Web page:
State Sen. Joseph Addabbo (D-Howard Beach) and state Assemblyman Michael Miller (D-Woodhaven) joined the AARP last week at a Woodhaven Boulevard intersection to highlight the need to pass legislation the two lawmakers co-sponsored that would make the city’s streets safer for all modes of travel.
“Nobody should have to be an Olympic athlete to cross Woodhaven Boulevard,” Addabbo said, noting pedestrians have to cross 10 lanes of traffic in about 30 seconds in order to get to the other side of the thoroughfare safely. “We’re here to raise awareness for the need of pedestrian safety.”
The senator said the state ranks third in the country in terms of pedestrian fatalities for seniors over 65.
Addabbo said the Complete Streets bill he co-sponsored, which Miller also co-sponsored in the Assembly, would require the city to look at a variety of factors when it conducts roadway improvements, including whether there are senior centers or schools nearby.
Addabbo and Miller chose the intersection of Woodhaven Boulevard and 89th Avenue to hold the news conference because the Forest Park Senior Center and PS 60 are adjacent to the corner.
“Seniors should not have to be in top-notch condition to cross Woodhaven Boulevard,” the senator said.
Donna Caltabiano, executive director of the Forest Park Senior Center, said the center’s seniors are concerned about walking across the boulevard.
“Safety has always been an important issue in Woodhaven,” she said. “This intersection is a very difficult intersection for my senior citizens to cross.”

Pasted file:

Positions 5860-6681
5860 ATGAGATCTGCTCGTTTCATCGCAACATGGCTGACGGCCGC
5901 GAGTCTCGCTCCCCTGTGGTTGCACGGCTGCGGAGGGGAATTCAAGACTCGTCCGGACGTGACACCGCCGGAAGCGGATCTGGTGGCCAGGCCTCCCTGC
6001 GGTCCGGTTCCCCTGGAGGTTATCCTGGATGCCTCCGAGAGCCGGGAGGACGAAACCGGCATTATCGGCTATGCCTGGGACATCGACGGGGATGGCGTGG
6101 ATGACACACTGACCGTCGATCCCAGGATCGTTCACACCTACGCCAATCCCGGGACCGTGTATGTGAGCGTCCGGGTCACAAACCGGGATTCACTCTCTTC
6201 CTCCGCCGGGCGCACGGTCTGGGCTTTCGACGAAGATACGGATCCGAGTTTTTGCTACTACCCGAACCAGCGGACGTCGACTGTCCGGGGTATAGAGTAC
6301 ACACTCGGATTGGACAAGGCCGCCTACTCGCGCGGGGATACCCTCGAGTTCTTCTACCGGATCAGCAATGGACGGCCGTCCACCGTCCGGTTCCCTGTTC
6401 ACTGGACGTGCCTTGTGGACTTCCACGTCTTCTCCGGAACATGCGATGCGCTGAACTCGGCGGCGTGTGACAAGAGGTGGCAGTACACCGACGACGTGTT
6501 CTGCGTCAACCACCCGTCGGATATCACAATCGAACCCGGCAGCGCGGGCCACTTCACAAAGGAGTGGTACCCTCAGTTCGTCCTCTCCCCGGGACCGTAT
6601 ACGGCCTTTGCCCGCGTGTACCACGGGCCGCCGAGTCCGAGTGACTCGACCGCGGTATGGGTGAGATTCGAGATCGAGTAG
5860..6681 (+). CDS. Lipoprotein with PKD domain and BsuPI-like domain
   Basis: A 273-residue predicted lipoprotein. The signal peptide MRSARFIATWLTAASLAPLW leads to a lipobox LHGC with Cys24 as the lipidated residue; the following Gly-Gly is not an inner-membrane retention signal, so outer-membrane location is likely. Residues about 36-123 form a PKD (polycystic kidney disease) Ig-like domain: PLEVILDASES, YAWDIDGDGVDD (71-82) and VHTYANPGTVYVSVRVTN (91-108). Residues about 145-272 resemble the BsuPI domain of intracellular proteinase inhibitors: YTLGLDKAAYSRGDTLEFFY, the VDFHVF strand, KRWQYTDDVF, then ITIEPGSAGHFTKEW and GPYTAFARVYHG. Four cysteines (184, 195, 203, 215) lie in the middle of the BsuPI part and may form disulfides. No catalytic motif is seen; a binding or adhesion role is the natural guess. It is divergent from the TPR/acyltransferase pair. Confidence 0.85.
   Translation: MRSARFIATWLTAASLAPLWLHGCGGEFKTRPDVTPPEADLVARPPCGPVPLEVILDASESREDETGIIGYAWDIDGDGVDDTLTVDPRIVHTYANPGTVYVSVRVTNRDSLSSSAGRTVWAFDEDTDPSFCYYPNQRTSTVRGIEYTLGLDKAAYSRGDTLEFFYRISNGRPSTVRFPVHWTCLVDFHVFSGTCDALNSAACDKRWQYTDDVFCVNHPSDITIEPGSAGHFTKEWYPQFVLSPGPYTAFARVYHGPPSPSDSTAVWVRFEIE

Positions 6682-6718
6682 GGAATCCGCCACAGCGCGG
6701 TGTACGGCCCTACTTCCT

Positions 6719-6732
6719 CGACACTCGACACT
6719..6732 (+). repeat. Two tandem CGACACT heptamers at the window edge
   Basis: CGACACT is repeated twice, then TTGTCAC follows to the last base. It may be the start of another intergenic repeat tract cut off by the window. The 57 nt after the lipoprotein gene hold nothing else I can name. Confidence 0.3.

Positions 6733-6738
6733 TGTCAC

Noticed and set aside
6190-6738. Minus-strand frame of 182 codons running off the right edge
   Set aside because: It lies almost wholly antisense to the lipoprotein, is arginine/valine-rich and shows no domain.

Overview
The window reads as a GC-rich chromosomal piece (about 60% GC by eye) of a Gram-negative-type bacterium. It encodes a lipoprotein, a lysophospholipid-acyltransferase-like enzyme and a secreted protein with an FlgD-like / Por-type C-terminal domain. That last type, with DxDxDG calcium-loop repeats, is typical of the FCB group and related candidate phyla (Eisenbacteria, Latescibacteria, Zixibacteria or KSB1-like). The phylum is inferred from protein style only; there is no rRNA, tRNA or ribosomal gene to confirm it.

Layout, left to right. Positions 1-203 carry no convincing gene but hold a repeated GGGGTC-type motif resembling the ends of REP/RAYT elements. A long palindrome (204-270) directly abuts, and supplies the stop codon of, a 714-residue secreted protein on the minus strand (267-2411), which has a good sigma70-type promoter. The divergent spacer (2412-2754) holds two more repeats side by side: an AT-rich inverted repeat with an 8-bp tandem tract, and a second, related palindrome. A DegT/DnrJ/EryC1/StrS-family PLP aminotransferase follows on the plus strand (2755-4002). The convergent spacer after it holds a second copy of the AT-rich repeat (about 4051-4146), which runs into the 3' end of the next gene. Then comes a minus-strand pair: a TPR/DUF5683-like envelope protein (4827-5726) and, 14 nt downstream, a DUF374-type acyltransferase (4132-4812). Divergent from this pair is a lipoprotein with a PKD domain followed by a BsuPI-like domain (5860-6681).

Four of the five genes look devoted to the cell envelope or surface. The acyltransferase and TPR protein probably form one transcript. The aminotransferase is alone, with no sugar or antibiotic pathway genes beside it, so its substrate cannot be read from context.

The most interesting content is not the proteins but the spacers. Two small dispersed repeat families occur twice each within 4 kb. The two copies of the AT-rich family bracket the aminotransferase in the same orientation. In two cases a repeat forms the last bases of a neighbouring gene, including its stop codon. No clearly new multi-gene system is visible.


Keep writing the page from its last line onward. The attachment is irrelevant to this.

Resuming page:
Addabbo suggested increasing the widths of the boulevard’s medians, which are too narrow for wheelchairs, and adjusting the timing of traffic lights to increase pedestrian safety.
“The roads belong to everyone,” Miller said. “We have to make sure that we can cross streets in a timely fashion.”
The assemblyman said he asked for additional traffic studies to be conducted in his district, including Woodhaven Boulevard, Myrtle Avenue and Cooper Avenue.
“The bill itself, Complete Streets, is a phenomenal bill,” he said.
Addabbo said the federal regulations governing roads do not mesh well with the city’s streets.
“This is not Oklahoma, this is not Ohio, this is not Kansas,” he said. “We don’t have people with tractors, we have people with walkers, we have people with strollers.”
Will Stoner of AARP said the organization held its Complete Streets Week last week that surveyed 500 intersections for pedestrian safety in the city.
“Too often our roadways are built with cars moving as fast as possible without regard for our pedestrians,” he said.
Reach reporter Howard Koplowitz by e-mail at hkoplowitz
©2010 Community News Group
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